Asking questions after the reading means an audience responds without preconceptions. You want to listen and observe during the reading. You would be able to tell when people are most interested and when they are waiting for a section to end. You might notice a lack of laughter or tears at points you thought were extremely gripping. You cannot be insulted — the point of a reading is to learn what needs to be improved.
Never ask questions like, “Did you like the scene where…?” If your question is about how the readers or audience feel, then it is the wrong question. Participants reveal how they feel while answering specific questions. “Is there enough tension between John and Mary?” will generate plenty of emotion and indicate if the scene is working as you intended.
Moderators need to be strong. A moderator’s primary task is to protect authors and playwrights, while simultaneously helping the writer recognize valuable input from participants.
- Remind participants of the rules.
- Keep things moving.
- Take notes to help the writer.
- Focus questions and comments.
- Be politely strict.
At the start of any critique or public reading, remind participants of the rules. Keep it brief, but explain how the evening will work. Answer any questions, especially for newcomers.
Keep discussions moving. People want to know the evening will last two or three hours, not overnight. Allow everyone with a question or comment to speak at least once, then check the remaining time for more comments.
Take notes during the discussion. After the participants have left, you can discuss what you heard with the writer. Another option is to email the writer your observations. Regardless, it is a sure bet you heard and observed things from a different perspective.
Focus Questions and Comments
Sometimes questions and comments lack focus. As a moderator, try to determine what is useful and rephrase questions and statements for clarity.
A Polite Dictator
The greatest challenge for some people is to be a polite dictator. Learn to direct discussions without offending people. The best we can advise is smile and remain calm no matter what.
There are three categories of discussion killers: experts, fans, and jerks. These individuals are the reasons we don’t like most critique groups and public readings. Unless you have an effective moderator, these people will overpower the forum and ruin it.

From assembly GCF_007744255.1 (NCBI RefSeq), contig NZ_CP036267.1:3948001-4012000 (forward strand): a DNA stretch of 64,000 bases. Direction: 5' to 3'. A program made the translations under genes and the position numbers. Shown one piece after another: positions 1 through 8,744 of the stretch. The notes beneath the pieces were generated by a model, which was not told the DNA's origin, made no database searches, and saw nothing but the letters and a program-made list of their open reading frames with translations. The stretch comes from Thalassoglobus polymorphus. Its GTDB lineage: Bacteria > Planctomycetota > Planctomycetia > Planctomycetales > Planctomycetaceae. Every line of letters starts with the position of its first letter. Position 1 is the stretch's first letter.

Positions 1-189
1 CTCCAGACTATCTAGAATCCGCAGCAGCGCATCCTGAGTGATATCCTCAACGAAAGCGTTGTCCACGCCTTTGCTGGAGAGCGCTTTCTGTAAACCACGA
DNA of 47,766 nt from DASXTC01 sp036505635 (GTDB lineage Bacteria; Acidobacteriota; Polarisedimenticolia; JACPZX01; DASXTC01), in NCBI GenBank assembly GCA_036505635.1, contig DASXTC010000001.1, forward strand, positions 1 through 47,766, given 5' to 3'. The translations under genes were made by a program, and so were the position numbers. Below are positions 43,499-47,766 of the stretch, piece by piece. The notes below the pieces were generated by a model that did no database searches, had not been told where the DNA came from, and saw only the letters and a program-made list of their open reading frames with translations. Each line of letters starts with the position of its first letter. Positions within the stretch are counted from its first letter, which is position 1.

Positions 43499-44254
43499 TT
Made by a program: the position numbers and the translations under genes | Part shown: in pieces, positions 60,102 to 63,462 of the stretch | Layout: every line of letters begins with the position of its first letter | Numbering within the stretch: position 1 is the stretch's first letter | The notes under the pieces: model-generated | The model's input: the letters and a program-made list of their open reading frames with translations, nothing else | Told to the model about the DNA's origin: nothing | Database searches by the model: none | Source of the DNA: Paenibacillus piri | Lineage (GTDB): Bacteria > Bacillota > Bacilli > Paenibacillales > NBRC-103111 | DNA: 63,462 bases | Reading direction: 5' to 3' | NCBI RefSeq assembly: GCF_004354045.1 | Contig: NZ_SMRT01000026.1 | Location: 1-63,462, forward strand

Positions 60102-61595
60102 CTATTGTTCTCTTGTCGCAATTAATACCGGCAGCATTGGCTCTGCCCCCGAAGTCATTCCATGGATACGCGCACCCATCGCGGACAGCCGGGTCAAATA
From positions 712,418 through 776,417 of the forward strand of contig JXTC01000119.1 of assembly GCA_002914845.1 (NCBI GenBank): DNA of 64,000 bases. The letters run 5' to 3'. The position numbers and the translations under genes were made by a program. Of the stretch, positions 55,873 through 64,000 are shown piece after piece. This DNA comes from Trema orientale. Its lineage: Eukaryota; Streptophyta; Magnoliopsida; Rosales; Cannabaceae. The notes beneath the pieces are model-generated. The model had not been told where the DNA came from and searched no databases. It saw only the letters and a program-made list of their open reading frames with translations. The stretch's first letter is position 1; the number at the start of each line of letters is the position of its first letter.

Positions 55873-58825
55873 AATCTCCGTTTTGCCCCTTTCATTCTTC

The “know-it-all” and the “wannabe” can sound like experts to beginning writers, which is why they are so dangerous. The “know-it-all” spouts theories and quotes writers. Teachers sometimes fall into this category, even if they don’t mean to do so. Theories are important, but effective discussions address the writing. (It’s easy for most of us to get stuck on the technical aspects of writing. A good moderator helps you know when you’re doing this!)
Some people are “wannabe” writers. They know some of the theories, read a lot, and try again and again to complete a great work. We know this isn’t the popular view, but if you haven’t been paid for something, calling yourself a “writer” is an overstatement. (A surgeon who has never operated? A programmer without any software coded?) Listen to professional writers… take the rest with a grain of salt.
Another type of “expert” is more likely to bore you to death than improve your writing. This person is the “perfectionist” — a grammarian who will nitpick every detail of every sentence. By the time this person is done talking, everyone feels like they’ve endured a high school English class.
Some perfectionists will tell you when a detail is incorrect or when “continuity errors” exist. Continuity errors are moments when a detail is accidentally changed from one chapter or scene to another. A broken left arm becomes a broken right arm, for example. Yes, you should be alerted to these mistakes, but such things can be quickly noted. Once noted, the moderator needs to move things along. If someone has a list of errors, ask to receive the list after the discussion.
Fans of particular writers or genres are as deadly as experts — because they consider themselves experts on plot and story. These individuals will tell you why your work should resemble those of other authors. Nothing you do will be quite right.
There is an exception, which is as bad. Your own fans! Nothing you do is wrong — so they waste time congratulating you on another brilliant work. While we all love praise and admiration, it does nothing to improve a manuscript.
Jerks are jerks — there’s no other word for them and no better description (that we can include here). These people disagree with everyone else, ignore the moderator, and seem angry at the world. Nothing anyone says was right, your work is a mess, and the evening was a waste.
Everyone can spot the jerks — especially the other participants with their own issues. Jerks are offensive. A moderator has to have the fortitude to offer jerks a reason to leave.
Surviving a public reading of a manuscript requires self-control. Hopefully these tips will help.
- Relax. Seminars are not college courses.
- What others share is not yours to share.
- Defend your views without being defensive.
- Tolerate opposing views, even when challenging them.
- Be honest and open with yourself and the group.